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The Great British Bailout – what actually happened today?

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So, after the US government slashed interest rates to 2% and gave Wall Street a $500 billion taxpayer bailout, only to see all this achieve precisely jack shit as the American and international stock markets paused for a moment’s reflection before getting on with the business of falling off a cliff, guess what the UK government did today? That’s right – a £500 billion ($864 billion) bail out for the banks and a .5% slice off interest rates. After the announcement this morning, the FTSE paused momentarily for breath before continuing with its new favourite game of plummeting downwards at record speed, dropping by another 5.2%.

Here’s how today’s bailout breaks down:

£50 billion will be invested in UK banks in order to provide them with funds. In return the government will get ‘preference shares’ which give the taxpayer first dibs on earnings ahead of ordinary shareholders. Apparently banks taking part in the deal will have to comply with certain rules to protect our investment, but there are precious few details on this at present.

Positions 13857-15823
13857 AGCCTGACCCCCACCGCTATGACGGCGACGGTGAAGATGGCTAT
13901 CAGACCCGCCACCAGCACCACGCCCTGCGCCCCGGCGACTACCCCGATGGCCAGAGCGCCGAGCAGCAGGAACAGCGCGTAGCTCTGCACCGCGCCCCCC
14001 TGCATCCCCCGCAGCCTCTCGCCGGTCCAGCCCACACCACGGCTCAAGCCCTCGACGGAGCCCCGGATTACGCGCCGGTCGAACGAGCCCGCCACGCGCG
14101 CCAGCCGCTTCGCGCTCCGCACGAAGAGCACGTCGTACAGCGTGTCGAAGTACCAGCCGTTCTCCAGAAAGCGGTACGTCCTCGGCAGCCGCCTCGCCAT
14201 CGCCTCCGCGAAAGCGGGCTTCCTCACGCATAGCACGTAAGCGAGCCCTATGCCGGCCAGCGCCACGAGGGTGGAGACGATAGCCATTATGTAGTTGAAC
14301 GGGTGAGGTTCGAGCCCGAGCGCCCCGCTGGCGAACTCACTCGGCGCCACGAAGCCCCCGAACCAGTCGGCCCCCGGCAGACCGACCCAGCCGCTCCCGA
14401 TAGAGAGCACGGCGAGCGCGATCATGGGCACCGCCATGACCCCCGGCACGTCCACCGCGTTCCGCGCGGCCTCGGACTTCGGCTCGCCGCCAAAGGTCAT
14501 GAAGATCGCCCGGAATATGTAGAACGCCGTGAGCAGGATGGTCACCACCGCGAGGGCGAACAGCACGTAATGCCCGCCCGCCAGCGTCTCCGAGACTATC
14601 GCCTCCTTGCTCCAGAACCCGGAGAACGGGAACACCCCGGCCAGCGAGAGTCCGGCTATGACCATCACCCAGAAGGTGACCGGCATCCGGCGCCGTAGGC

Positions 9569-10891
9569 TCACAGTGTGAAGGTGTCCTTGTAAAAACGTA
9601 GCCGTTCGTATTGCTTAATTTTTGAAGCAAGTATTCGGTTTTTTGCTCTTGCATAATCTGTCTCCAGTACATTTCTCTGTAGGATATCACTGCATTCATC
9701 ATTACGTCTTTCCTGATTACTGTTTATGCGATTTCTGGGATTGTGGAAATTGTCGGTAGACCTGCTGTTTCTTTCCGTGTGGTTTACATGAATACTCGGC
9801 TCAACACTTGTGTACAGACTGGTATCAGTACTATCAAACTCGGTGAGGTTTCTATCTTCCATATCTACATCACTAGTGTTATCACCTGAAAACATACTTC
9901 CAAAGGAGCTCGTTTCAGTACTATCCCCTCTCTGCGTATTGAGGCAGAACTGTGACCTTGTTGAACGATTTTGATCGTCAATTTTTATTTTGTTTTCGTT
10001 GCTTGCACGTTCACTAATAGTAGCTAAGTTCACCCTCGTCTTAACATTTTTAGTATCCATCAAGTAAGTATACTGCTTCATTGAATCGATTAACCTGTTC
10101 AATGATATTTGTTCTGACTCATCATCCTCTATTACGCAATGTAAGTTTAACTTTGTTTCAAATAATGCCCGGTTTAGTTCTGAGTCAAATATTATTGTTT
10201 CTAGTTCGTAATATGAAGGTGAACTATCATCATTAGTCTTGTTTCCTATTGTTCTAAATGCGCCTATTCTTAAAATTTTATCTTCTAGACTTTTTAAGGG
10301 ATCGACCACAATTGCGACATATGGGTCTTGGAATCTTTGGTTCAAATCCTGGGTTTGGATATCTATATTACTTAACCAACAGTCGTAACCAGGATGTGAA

The government will also guarantee inter-bank loans worth up to £250 billion (in total) in order to encourage greater liquidity, along with an extra £200 billion for its Special Liquidity Scheme for banks to swap their crappy garbage assets that nobody wants for nice fluffy Treasury Bonds which are viewed as being more trustworthy.

Essentially what all this amounts to, along with the interest rate cut, is a desperate plea for banks to start lending and consumers to start borrowing, because the economic miracle of the past ten years has been based entirely on cheap credit and the only plan our government has to fix things is to get that cheap credit gravy train rolling again. The problem is that everybody is already in way too deep – even the banks now realise that continuing to throw cheap loans at the British public is not a good idea when they’re already struggling under a mountain of debt.

Ultimately, what’s happened today is that the government has put up to £500 billion of taxpayers money at risk to keep a badly flawed banking system limping along for just a little longer, and encouraged inflation with an unwarranted rate cut at a time when increasing living costs are already causing real pain for everybody.

  1. Nicely put.

    The Daily Mash has this take on it:

    It’s only funny because it’s true.